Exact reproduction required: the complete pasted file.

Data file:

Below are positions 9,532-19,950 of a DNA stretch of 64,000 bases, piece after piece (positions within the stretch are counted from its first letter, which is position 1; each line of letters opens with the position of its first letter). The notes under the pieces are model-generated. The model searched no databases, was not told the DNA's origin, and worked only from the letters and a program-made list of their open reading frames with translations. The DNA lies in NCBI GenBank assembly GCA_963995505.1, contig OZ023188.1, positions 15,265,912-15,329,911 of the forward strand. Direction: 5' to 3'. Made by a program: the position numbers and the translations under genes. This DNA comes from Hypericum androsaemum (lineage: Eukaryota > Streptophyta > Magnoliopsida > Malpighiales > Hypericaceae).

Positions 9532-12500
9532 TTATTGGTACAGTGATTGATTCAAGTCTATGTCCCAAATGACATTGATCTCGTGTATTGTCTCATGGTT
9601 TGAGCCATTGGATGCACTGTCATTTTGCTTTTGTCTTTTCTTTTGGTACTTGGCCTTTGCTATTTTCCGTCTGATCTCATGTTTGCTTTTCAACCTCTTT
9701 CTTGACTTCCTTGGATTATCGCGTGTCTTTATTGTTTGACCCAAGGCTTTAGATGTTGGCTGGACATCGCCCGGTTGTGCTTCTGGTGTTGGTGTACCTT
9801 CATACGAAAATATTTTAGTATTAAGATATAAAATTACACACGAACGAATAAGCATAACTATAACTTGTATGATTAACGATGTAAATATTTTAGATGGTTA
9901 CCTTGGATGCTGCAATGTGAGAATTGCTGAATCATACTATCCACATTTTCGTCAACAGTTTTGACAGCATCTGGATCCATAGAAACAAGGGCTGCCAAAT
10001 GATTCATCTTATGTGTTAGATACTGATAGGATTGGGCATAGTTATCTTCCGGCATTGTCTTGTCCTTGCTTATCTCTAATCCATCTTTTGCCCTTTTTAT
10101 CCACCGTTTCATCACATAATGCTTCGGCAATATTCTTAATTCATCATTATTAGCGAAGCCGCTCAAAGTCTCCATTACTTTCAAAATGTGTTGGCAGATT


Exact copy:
Below are positions 9,532-19,950 of a DNA stretch of 64,000 bases, piece after piece (positions within the stretch are counted from its first letter, which is position 1; each line of letters opens with the position of its first letter). The notes under the pieces are model-generated. The model searched no databases, was not told the DNA's origin, and worked only from the letters and a program-made list of their open reading frames with translations. The DNA lies in NCBI GenBank assembly GCA_963995505.1, contig OZ023188.1, positions 15,265,912-15,329,911 of the forward strand. Direction: 5' to 3'. Made by a program: the position numbers and the translations under genes. This DNA comes from Hypericum androsaemum (lineage: Eukaryota > Streptophyta > Magnoliopsida > Malpighiales > Hypericaceae).

Positions 9532-12500
9532 TTATTGGTACAGTGATTGATTCAAGTCTATGTCCCAAATGACATTGATCTCGTGTATTGTCTCATGGTT
9601 TGAGCCATTGGATGCACTGTCATTTTGCTTTTGTCTTTTCTTTTGGTACTTGGCCTTTGCTATTTTCCGTCTGATCTCATGTTTGCTTTTCAACCTCTTT
9701 CTTGACTTCCTTGGATTATCGCGTGTCTTTATTGTTTGACCCAAGGCTTTAGATGTTGGCTGGACATCGCCCGGTTGTGCTTCTGGTGTTGGTGTACCTT
9801 CATACGAAAATATTTTAGTATTAAGATATAAAATTACACACGAACGAATAAGCATAACTATAACTTGTATGATTAACGATGTAAATATTTTAGATGGTTA
9901 CCTTGGATGCTGCAATGTGAGAATTGCTGAATCATACTATCCACATTTTCGTCAACAGTTTTGACAGCATCTGGATCCATAGAAACAAGGGCTGCCAAAT
10001 GATTCATCTTATGTGTTAGATACTGATAGGATTGGGCATAGTTATCTTCCGGCATTGTCTTGTCCTTGCTTATCTCTAATCCATCTTTTGCCCTTTTTAT
10101 CCACCGTTTCATCACATAATGCTTCGGCAATATTCTTAATTCATCATTATTAGCGAAGCCGCTCAAAGTCTCCATTACTTTCAAAATGTGTTGGCAGATT